6. Symptoms of degenerative joint disease include pain, tenderness, stiffness, loss of flexibility, grating sound and sensation, and bone spurs in the location of the affected joint. Overtime these symptoms worsen and can limit daily activities and cause poor quality of life. At this point, joint replacement surgery is usually recommended.

7. Alternative techniques have proven effective for some with degenerative joint disease. Acupuncture, ginger, tai chi and yoga are some commonly known techniques that can be affective. Less commonly known are avocado-soybean unsaponifiables (ASUs) that are oral supplements containing a mixture of avocado and soybean oil. ASUs have been the most effective in alleviating pain in the hip and knee joints more than other areas.

8. More conventional treatments include pain medications, physical therapy, supportive devices like shoe inserts or braces, classes on managing chronic pain, and surgical procedures. Surgical procedures include joint replacement as well as bone realignment and bone fusion.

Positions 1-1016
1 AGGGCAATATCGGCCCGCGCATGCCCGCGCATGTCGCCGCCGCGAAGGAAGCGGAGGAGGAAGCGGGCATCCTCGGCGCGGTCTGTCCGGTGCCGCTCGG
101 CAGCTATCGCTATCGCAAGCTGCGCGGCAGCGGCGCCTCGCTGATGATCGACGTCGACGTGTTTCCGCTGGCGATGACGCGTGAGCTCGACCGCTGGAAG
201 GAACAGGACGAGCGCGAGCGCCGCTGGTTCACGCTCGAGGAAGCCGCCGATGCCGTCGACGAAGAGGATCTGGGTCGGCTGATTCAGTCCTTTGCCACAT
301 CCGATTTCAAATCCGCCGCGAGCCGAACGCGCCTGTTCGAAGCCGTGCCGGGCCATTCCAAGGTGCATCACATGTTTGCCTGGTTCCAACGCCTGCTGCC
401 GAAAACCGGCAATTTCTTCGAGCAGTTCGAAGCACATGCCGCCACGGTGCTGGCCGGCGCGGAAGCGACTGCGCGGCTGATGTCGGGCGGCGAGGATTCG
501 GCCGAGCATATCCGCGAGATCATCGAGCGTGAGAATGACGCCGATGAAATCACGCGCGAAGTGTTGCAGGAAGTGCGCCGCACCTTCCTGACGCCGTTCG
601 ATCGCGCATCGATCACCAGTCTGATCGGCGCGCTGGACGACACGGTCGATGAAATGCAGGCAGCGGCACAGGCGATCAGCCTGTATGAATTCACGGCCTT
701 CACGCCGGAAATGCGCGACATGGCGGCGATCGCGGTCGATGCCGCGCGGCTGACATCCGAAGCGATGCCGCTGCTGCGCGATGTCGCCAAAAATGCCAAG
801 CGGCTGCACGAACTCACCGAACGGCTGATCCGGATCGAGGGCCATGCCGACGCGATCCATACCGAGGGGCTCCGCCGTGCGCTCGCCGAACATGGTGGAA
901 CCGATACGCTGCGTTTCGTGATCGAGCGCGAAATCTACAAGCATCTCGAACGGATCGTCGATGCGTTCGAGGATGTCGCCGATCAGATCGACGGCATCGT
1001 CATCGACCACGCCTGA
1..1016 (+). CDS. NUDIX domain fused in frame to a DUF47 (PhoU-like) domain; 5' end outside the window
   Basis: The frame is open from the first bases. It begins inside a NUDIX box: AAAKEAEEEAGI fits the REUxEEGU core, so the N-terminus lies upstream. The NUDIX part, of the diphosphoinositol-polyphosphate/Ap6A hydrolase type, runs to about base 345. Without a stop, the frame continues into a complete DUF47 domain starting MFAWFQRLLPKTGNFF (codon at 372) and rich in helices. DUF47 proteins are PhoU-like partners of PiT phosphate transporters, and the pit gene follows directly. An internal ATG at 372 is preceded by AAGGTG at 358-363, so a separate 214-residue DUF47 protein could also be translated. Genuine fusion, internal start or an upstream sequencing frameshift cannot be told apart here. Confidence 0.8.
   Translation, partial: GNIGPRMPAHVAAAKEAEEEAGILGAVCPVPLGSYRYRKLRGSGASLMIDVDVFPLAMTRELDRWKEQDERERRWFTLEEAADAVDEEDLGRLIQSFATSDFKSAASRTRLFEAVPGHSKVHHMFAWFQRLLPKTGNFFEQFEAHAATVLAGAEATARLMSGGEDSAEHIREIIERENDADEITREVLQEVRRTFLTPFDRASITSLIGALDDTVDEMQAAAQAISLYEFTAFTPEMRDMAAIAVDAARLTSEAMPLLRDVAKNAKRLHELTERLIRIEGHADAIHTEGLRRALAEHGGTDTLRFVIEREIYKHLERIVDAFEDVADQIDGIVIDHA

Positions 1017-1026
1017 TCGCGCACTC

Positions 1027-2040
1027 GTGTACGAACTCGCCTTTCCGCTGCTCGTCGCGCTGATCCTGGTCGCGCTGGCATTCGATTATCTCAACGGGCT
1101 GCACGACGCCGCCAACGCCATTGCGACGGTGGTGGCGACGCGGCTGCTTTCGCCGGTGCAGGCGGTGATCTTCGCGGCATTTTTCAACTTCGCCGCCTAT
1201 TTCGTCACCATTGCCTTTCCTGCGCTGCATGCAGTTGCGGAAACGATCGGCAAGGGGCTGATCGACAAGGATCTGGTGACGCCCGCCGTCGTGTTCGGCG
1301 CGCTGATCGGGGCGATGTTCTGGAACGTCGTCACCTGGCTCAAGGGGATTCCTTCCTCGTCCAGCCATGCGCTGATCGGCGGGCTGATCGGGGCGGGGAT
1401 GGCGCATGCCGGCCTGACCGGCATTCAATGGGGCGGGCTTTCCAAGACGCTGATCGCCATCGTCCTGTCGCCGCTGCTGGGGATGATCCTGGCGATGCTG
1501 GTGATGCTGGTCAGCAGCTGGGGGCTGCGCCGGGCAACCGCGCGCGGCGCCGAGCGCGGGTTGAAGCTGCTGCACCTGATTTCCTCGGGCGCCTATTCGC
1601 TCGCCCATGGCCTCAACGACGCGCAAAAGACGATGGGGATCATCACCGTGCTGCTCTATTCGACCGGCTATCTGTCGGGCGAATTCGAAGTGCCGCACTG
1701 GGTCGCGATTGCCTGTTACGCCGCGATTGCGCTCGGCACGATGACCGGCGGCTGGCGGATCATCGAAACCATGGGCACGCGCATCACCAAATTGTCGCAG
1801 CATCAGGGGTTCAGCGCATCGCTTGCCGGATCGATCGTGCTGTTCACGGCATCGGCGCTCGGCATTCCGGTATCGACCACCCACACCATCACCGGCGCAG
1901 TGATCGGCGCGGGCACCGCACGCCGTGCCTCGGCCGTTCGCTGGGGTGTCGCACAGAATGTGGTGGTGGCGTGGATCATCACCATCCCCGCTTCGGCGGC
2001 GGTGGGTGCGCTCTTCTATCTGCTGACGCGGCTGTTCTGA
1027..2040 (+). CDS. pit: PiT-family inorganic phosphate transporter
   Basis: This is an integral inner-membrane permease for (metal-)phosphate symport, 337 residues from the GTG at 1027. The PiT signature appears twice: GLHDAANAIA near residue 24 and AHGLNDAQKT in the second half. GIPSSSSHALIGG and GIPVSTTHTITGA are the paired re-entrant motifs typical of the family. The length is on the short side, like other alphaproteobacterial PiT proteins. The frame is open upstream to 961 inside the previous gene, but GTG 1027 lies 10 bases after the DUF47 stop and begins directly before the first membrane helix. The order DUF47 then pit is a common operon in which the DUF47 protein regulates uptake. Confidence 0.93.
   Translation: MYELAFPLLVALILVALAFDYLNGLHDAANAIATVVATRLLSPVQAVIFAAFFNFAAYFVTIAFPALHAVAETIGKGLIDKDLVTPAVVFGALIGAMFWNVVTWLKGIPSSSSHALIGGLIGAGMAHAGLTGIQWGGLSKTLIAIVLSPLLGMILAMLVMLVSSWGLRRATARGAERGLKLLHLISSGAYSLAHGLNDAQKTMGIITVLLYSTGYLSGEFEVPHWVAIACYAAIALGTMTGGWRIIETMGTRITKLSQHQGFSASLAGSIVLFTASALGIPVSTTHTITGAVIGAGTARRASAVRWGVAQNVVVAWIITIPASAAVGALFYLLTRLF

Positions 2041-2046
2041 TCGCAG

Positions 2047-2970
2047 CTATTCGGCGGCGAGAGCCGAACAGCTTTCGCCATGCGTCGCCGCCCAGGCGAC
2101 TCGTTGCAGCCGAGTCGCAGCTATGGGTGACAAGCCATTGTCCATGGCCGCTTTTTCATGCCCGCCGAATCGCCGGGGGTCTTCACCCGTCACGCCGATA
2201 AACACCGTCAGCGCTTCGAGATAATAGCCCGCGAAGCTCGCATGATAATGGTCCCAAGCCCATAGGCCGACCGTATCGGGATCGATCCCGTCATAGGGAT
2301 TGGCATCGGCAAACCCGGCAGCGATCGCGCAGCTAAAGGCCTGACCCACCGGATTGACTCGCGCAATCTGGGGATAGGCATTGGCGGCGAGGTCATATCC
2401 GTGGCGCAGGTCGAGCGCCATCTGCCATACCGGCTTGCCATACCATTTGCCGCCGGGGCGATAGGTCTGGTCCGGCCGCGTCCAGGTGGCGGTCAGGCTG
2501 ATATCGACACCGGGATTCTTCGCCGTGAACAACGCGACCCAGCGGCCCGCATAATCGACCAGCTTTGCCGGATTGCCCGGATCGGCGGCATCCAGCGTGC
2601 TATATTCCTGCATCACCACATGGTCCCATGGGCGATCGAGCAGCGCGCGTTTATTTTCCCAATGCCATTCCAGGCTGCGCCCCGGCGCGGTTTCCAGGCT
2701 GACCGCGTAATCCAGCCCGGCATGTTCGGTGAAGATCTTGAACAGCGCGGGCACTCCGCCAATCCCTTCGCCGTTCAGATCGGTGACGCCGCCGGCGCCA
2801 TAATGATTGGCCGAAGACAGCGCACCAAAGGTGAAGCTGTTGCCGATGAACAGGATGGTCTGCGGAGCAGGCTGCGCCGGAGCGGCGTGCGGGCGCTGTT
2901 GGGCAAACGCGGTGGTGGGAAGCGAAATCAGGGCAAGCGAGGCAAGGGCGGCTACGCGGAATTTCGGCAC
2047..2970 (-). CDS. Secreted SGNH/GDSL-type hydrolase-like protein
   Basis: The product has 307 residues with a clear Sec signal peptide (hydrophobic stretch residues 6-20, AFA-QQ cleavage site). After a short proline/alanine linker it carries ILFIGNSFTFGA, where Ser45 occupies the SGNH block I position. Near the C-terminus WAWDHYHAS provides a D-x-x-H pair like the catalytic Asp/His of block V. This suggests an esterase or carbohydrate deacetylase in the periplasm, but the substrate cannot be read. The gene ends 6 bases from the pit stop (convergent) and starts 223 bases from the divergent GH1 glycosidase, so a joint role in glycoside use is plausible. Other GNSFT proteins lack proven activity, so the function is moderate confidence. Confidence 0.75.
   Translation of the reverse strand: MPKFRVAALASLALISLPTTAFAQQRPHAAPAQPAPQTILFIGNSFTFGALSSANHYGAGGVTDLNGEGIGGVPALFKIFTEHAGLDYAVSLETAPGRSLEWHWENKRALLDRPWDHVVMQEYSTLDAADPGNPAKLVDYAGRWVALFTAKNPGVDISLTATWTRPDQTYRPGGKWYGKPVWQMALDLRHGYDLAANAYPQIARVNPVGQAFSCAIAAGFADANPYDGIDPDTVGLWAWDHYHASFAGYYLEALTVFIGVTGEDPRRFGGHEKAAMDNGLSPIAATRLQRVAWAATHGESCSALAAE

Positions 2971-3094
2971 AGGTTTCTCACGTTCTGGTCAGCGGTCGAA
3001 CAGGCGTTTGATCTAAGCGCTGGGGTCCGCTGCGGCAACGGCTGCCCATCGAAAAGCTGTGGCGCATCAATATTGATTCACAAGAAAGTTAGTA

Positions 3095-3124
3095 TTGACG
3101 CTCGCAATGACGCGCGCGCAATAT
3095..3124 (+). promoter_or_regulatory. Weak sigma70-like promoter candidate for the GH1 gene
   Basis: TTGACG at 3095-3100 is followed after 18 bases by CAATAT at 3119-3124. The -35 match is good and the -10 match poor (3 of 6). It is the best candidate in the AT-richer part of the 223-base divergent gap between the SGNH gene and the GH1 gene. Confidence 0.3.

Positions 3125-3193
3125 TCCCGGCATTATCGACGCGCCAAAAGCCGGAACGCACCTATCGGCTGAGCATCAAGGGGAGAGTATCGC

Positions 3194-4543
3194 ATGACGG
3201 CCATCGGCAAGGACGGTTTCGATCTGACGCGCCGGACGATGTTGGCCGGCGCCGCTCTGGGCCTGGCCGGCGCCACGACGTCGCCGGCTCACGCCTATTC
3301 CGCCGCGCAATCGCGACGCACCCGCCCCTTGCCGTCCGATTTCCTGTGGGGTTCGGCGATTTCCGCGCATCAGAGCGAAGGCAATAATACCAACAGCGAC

Qualifying for disability benefits with this condition

Whether or not you qualify for disability and, as a result, are approved for disability benefits will depend entirely on the information obtained from your medical records.

This includes whatever statements and treatment notes that may have been obtained from your treating physician (a doctor who has a history of treating your condition and is, therefore, qualified to comment as to your condition and prognosis). It also includes discharge summaries from hospital stays, reports of imaging studies (such as xrays, MRIs, and CT scans) and lab panels (i.e. bloodwork) as well as reports from physical therapy.

In many disability claims, it may also include the results of a report issued by an independent physician who examines you at the request of the Social Security Administration.

Related Body System Impairments: